clock menu more-arrow no yes mobile

Filed under:

In recent Super Bowl history, great centers appeared more often than great quarterbacks

Super Bowl XLIX Media Day Fueled by Gatorade Photo by Christian Petersen/Getty Images

In the words of David Spade, don’t shoot me. I’m just the messenger. I know what you’re thinking. “The show is called Just Shoot Me.” But counterpoint: George Segal would have been a funnier reference. That’s the real error. Anyways, this is an intro paragraph about centers — perhaps the NFL’s most underrated position.

This week we found out that Seattle Seahawks center Justin Britt will require surgery to repair a torn ACL and miss the rest of the season. Additionally, it appears that Britt’s Seattle career could be coming to an end given his over-sized cap charge in 2020 that had already put his future with the team in doubt. Should Joey Hunt or someone else step up over the next eight games and potentially more, the Seahawks could be looking at their center of the future.

And I’m asking you not to shoot me because the relationship of Seattle’s potential for “more games” in January and February and the success of the new center may go hand-in-hand. Why? I recently went position-by-position for recent Super Bowl teams and ultimately found that there were more great centers in those games than there were great quarterbacks.

“That’s an important position. The relationship between the center and the quarterback is of course an important one,” said Bill Belichick after the Patriots lost David Andrews to blood clots before this season. He’s often referred to the importance of Andrews and the quality of his play.

I’ll give you the names and then you can tell me if I’m a lyin’ Segal.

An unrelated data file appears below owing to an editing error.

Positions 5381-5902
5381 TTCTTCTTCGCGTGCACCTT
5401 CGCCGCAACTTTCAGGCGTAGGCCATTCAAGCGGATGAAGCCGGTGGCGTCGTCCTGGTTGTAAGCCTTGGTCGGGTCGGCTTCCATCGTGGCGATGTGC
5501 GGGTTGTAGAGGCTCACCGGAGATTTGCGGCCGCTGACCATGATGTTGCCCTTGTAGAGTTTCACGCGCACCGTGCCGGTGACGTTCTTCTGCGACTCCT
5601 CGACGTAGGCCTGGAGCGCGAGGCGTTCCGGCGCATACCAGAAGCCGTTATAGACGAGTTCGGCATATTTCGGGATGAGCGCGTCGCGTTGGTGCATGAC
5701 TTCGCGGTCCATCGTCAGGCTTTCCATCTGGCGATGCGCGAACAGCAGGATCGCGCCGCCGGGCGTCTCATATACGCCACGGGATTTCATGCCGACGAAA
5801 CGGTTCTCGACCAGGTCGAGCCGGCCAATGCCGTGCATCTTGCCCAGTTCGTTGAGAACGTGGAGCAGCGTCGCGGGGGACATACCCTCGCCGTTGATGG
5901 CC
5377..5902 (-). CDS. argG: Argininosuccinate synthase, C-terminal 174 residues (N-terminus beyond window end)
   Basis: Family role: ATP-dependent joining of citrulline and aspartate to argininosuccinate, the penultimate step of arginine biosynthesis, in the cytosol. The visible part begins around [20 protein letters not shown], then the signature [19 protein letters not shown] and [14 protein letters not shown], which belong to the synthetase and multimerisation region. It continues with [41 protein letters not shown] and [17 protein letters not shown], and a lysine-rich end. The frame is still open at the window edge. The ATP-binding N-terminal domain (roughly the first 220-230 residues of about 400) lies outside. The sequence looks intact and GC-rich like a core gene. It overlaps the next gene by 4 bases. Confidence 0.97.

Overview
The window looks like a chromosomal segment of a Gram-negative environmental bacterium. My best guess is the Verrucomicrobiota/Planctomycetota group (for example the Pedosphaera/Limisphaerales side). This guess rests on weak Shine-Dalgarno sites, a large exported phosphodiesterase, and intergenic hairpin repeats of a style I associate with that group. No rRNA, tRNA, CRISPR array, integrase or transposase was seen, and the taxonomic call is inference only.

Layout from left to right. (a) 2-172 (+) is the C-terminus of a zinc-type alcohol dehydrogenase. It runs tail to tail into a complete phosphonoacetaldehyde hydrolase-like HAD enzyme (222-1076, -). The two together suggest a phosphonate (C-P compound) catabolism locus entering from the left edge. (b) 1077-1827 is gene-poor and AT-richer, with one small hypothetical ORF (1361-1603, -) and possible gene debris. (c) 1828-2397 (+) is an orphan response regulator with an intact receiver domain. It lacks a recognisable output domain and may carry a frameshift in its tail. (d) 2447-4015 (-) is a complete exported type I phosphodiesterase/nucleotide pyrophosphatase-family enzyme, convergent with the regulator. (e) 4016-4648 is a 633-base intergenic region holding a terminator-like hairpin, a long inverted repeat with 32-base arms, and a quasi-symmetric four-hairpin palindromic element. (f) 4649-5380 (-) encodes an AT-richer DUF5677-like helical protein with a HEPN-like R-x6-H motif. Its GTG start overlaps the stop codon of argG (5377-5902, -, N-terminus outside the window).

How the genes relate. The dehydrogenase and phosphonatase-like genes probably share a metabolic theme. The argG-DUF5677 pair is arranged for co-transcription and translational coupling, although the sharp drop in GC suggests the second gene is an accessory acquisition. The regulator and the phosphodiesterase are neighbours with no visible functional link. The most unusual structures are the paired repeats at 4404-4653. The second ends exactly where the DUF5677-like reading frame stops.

Over the last three Super Bowls, the quarterbacks have been Tom Brady (3x), Jared Goff, Nick Foles, and Matt Ryan. Brady’s dominated his AFC competition, Goff had a good season last year but is ultimately bad, Foles replaced Carson Wentz towards the end of the year and then beat Brady in the Super Bowl, and Ryan was the MVP.

The centers those years were great in every single case.

The Patriots have had David Andrews all three times. The Rams signed John Sullivan in 2017, which correlated with their success under Sean McVay. Their offense hasn’t been as good without him this year. The Eagles of course had Jason Kelce at center when they won the Super Bowl with Foles. And the Atlanta Falcons acquired Pro Bowler Alex Mack in 2016, the year in question re: Ryan’s MVP award.

Go back another year to 2015 and you’ll see Cam Newton, that season’s MVP, vs Peyton Manning in the Super Bowl. I’ll sidestep my desire to say that Newton was almost as overrated as Goff and say that he was quite dangerous that season, but Manning was completely finished. In Denver’s case, the center position was also iffy (Matt Paradis), but perhaps not as bad as Manning and Brock Osweiler. The Panthers had All-Pro Ryan Kalil.

In 2013-2014, the Seahawks went to two Super Bowls with Russell Wilson and Max Unger. They haven’t gone back since trading Unger for Jimmy Graham and other considerations included. The Patriots brought rookie center Bryan Stork (ultimately bad) and the Broncos had Manuel Ramirez, also nothing special.

2012 was Joe Flacco and six-time Pro Bowler Matt Birk vs Colin Kaepernick and Jonathan Goodwin.

2011 was Eli Manning and David Baas over Brady and Dan Connolly.

2010 was Aaron Rodgers and Scott Wells over Ben Roethlisberger and Maurkice Pouncey.

2009 was Drew Brees and Goodwin (that’s two in four years for Goodwin, including 2009 as a Pro Bowl season) over Peyton Manning and potential Hall of Famer Jeff Saturday.

By my count you see a lot of great quarterbacks, but also some underwhelming names like Eli, Foles, Flacco, Kaepernick, Goff, old Peyton. Centers have underwhelming names there too, but perhaps not as many and even still, the count could still be even.

Does not having a great center bury your odds? Probably not. But I did find it interesting that given that we overlook the position and that it is one of the lowest-paid in the game, I would have expected the names in the Super Bowl to be as random as they’d be in just about any other game. Instead, there’s a lot of greatness. I tallied every single position (though it’s not shown here) and I’m telling you that in my opinion, no other position came up with positive marks as center, quarterback, and perhaps number one receiver.

What can I say. I call a spade a Spade.